Rick Gibson ponders who the PS4 will serve, and if it has what it takes to thrive

Descent to the core

Sony’s PS4 reveal may at first glance have appeared a little rushed – little visible hardware, some new peripheral hardware, some tech demos and UI tweaks – not vast amounts to get consumers excited.

As the dust settles, industry reaction becomes more considered and Sony’s top brass open up, we look at how strategic decisions for PS4 return Sony’s focus to a single target market – the core gamer.

Sony’s developer-centric drive has been widely covered. Sony, still smarting from Vita’s failure to sign up sufficient stand-out content, correctly discerned that developers care little for form factors, but instead about what games they can develop, at what cost, and increasingly what assistance the platform can give in distribution. The performance of demos, almost all of them in core genres, look pretty good, certainly enough to interest the hardcore fan.

Despite hype around specs, it’s clear PS4 will be cheaper to develop for than feared. Where some developers reported up to 50 per cent increases in development cost between PS2 to PS3, the uplift between PS3 and PS4 is greatly less, reassuring studios that the fiddly intricacies of PS3 development are being tackled.

Component costs have always driven Sony’s policy of slow, unrushed hardware SRP reductions, and management will be unwilling to repeat the uncomfortable experience of being forced prematurely to lower Vita’s prices.

The shift from proprietary to off-the-shelf tech – dictated by financial necessity as much as strategy – has also reassured developers that retail prices at launch should be reasonable.


Sony’s focus on the service behind the platform has also impressed. Worldwide Studios continues to cast a wide and generous net out to small and mid-scale developers. Although the number of studios that can scale up their production values from small-scale games on PSN to full-scale retail titles will remain small, core consumers have shown they will subscribe to PlayStation Plus, within which small-scale titles are important components.

The process of self-publishing, setting one’s own prices from $0 upwards and helping developers onto the platform needs more flesh on the bones, but this recruitment drive has already attracted mega-studios Bungie and Blizzard, historically Microsoft/PC-exclusive studios.

The core gamer has always been the initial sales focus for new console generations, a trend bucked successfully, if only for a single generation, by Nintendo. What’s changed in the market since Wii is effectively a market correction, demonstrated by Wii U falling awkwardly between core and casual markets.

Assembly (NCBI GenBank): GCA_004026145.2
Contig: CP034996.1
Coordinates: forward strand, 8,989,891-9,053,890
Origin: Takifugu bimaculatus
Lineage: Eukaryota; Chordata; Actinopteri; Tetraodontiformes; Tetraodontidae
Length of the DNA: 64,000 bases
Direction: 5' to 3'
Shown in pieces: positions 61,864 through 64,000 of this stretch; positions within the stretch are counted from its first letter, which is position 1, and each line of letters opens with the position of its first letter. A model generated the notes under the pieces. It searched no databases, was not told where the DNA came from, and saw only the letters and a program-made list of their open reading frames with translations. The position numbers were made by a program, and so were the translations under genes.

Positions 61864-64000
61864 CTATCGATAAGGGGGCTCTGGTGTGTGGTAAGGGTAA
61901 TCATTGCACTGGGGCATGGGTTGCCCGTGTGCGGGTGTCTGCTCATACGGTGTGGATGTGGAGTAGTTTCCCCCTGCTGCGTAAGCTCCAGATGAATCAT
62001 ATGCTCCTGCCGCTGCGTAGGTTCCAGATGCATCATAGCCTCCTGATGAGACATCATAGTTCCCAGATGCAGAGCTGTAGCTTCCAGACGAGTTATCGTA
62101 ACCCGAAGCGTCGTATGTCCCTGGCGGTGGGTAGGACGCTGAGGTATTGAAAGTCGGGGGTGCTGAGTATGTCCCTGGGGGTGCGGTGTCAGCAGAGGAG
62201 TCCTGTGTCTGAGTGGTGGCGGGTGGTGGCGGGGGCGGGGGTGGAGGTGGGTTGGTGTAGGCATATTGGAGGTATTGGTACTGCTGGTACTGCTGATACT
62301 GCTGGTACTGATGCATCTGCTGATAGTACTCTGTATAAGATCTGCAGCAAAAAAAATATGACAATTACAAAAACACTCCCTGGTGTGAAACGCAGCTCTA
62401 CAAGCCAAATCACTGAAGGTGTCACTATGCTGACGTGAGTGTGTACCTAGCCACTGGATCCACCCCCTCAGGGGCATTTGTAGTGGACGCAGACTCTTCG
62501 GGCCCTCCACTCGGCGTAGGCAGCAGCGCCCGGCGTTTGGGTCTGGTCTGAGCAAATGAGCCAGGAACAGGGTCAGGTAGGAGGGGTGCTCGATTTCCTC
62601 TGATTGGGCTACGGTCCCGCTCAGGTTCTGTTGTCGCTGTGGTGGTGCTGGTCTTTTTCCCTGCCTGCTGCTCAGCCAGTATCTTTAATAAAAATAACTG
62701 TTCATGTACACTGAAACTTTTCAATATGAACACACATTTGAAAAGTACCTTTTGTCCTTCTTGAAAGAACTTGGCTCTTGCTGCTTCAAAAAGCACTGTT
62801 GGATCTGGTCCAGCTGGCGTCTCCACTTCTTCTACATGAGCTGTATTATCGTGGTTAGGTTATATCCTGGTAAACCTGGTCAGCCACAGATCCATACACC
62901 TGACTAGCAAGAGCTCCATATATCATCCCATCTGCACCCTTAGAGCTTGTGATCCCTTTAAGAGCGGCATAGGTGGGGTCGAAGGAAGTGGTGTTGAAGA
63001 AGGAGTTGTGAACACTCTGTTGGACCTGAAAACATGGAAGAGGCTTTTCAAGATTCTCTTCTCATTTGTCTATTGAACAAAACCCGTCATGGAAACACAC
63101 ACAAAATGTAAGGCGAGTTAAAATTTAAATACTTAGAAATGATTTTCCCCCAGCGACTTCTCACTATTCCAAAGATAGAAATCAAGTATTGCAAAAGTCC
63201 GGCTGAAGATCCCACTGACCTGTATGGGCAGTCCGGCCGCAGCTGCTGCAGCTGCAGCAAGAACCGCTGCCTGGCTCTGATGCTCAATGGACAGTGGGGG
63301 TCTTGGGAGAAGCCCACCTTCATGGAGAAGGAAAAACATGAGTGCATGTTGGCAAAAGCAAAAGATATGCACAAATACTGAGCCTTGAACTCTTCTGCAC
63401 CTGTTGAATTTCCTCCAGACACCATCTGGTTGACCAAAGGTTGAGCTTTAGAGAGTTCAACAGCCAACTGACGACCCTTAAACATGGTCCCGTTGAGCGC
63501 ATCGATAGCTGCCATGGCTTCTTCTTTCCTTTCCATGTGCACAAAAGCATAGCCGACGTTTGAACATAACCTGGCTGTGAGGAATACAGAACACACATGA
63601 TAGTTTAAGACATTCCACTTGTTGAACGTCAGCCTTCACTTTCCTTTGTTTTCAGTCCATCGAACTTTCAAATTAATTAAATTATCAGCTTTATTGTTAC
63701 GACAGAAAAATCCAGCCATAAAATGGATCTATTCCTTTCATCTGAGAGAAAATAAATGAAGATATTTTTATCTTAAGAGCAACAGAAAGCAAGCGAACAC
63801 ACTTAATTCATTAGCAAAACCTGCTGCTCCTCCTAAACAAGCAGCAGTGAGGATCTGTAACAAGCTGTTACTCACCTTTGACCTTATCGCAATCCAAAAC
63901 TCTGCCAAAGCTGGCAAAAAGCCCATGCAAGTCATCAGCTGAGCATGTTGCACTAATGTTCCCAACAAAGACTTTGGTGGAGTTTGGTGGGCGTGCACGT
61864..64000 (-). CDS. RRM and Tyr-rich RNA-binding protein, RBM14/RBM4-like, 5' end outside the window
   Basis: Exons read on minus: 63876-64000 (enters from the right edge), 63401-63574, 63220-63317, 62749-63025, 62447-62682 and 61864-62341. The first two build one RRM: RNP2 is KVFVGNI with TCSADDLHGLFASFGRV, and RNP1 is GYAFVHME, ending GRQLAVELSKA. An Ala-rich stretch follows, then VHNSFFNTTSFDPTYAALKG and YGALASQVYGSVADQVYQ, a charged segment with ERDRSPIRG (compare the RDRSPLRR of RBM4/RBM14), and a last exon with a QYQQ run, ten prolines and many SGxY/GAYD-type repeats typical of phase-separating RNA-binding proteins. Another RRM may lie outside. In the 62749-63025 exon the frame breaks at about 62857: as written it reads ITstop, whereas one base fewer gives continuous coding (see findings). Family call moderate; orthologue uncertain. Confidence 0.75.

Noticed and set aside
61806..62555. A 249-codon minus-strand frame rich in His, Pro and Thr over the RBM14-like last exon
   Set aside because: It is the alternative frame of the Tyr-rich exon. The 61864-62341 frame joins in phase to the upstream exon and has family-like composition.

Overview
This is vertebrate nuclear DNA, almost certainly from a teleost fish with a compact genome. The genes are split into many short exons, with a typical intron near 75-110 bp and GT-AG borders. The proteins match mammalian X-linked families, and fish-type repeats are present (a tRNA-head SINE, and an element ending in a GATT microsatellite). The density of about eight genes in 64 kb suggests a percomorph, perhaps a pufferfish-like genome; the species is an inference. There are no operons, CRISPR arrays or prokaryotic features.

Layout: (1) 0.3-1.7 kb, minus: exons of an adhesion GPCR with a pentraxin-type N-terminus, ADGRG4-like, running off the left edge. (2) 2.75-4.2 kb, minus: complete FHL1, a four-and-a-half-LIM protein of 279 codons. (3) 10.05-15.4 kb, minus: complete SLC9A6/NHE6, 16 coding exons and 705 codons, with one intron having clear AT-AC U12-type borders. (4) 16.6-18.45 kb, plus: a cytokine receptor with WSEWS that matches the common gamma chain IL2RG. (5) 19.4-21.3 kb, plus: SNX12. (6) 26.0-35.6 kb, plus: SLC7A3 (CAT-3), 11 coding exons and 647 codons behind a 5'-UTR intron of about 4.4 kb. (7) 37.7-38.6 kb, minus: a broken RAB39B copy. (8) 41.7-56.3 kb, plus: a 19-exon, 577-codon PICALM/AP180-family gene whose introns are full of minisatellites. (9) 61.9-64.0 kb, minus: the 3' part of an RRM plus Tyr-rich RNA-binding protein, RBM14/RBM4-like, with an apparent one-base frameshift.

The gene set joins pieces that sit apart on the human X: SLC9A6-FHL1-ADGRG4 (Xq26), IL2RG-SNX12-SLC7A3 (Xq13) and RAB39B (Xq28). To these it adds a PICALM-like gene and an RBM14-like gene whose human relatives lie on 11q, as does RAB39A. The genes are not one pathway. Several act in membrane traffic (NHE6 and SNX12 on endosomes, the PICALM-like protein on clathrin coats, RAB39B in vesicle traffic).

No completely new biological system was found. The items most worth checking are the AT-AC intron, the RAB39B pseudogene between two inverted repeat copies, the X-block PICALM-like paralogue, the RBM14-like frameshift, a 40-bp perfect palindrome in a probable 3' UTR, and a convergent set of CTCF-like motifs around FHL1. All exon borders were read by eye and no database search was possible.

The mass-market gamer is simply harder to reach and monetise today; in parallel the core gamer is increasingly accessible and spending more. Worldwide Studios’ boss Shuhei Yoshida, describing a mass market playing at lower cost on mobile devices, admits that it will be hard to convince many such gamers to spend extra money on hardware or high-end games. The conclusion seems to be to focus on the core gamer, get core developers on board and address the mass market later.

The addition of extensions such as remote play on Vita, the touchpad controls and smartphone viewing are puzzling. Like EyeToy, Move and PS3-to-PSP links in Gran Turismo, these optional extras have so far triggered some innovation but little to change the market.

Instead they have fragmented the user base into subsets offering features that cost developers more to develop and port between platforms. For instance, what innovation has there been that properly uses Wii U’s second screen? Surprisingly little so far sets Wii U titles apart, let alone changes how games are made.


Some social and mobile developers have derided the Share button, but they ignore video’s popularity with core audiences and the constraints of PlayStation’s closed platform. Video of video games is huge.

YouTube’s single biggest channel is Machinima, with over two billion monthly views. PS4’s record, upload, share abilities, while not breaking new ground in social marketing or functionality, are easier than previous iterations and will prove more popular. Sony’s integration of Gaikai may be as far as a closed platform could reasonably have gone without letting everyone in and breaking Sony’s basic business model. Core gamers have always had higher tolerance to friction and PS4’s rapid game restarts, sharing and game stream viewing are well targeted.

So Sony’s bets have been clearly placed on the table. If PS4 can satisfy the core gamer while keeping development costs down for a slate of high-profile launch titles, Sony will have the balance right.

A good reveal of the form factor, acceptable pricing and more polished games at E3 will get core gamers salivating and put Sony in good position for the inevitable duel with Microsoft. We wait to see whether 720 will return to its core gaming roots, or will attempt a more mass market, Kinect-influenced strategy.

[Interested in contributing your own article for Develop’s readers? We’re always on the lookout for industry-authored pieces on development-related topics. Email craig.chapple@intentmedia.co.uk for more details.]

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